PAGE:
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These 10 Drinks Can Lead to a False Positive COVID Test, New Study Says

As at-home testing kits grow more widely available, scientists discover a suspicious user hack.

The increasing number of at-home testing kits for COVID-19 makes it convenient to test for COVID-19, plus considerably safer than risking exposure by going for testing at a public location. However, a group of infectious disease researchers have discovered that for someone who actually wants a positive COVID-19 test result, getting it may be as easy as stopping by a convenience store's beverage cooler.

A group of scientists studying tropical medicine at Germany's Tübingen University recently published a study in the International Journal of Infectious Disease. They noted that while PCR COVID-19 tests are still the gold standard for accuracy, self-testing COVID-19 antigen kits are reasonably on-target and have led to efficient test results in schools and workplaces, not to mention homes and other common settings.

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But, the scientists added, there are simple ways a consumer can fabricate a positive COVID-19 lateral flow test: By applying certain everyday beverages directly onto some COVID-19 lateral flow test cassettes.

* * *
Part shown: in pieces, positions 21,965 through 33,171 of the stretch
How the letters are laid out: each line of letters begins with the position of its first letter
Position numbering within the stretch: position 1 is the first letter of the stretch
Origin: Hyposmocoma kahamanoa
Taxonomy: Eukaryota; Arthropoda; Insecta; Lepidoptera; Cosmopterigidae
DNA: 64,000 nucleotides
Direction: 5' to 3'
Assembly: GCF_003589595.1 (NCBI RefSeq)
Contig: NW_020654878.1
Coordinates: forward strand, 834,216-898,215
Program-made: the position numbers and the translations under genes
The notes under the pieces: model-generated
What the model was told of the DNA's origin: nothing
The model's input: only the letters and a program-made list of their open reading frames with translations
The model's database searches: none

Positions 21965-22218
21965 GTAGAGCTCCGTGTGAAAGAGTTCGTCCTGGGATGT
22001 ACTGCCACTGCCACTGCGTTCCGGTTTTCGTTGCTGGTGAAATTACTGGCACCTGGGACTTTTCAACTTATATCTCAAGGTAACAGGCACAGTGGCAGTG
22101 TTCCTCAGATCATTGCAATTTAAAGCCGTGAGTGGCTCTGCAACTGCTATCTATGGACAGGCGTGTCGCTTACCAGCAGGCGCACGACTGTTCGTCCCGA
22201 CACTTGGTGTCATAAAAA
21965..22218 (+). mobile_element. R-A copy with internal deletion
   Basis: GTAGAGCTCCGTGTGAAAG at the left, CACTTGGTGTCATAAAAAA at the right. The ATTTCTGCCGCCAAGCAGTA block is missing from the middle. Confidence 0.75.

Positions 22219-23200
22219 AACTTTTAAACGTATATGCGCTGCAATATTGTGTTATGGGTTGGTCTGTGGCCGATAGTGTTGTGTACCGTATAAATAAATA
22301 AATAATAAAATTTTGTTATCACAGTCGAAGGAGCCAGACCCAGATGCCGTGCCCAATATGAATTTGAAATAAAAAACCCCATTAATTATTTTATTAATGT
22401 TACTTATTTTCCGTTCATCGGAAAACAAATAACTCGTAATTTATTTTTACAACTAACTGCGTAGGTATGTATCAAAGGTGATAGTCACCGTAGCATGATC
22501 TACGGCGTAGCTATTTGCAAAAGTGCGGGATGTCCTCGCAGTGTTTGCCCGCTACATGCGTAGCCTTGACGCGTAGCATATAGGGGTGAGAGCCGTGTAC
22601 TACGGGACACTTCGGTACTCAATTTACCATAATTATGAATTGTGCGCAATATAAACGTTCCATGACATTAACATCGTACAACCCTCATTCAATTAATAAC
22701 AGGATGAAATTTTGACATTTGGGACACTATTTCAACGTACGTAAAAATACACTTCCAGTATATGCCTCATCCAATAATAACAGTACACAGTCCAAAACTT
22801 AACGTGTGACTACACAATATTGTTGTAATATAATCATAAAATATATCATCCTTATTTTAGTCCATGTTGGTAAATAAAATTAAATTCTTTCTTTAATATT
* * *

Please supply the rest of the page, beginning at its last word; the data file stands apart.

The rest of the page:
So, that's exactly what the researchers did, using the Abbott Panbio COVID-19 Ag Lateral Flow Test. Of the beverages they employed, they reported:

"We observed that all soft drinks (Coca-Cola, Coca-Cola Zero, Fanta-Orange, Orange soft drink), energy drink (Red Bull), alcoholic beverages (vodka, whiskey, and brandy), commercially bottled mineral water, and carbonated mineral water caused the appearance of a red test line."

That red test line, of course, indicated positive infection.

The researchers explained the science behind this effect by saying it could be due to "an altered pH in these solutions, which could modulate the function of the antibodies coated in the test line." They also added that when an at-home COVID-19 test is used correctly, it may be considered reliable.

That's if you can get your hands on one, as reports suggest some states are selling out of at-home COVID-19 tests.

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Krissy Gasbarre
Krissy is a senior news editor at Eat This, Not That!, managing morning and weekend news related to nutrition, wellness, restaurants and groceries (with a focus on beverages), and more. Read more about Krissy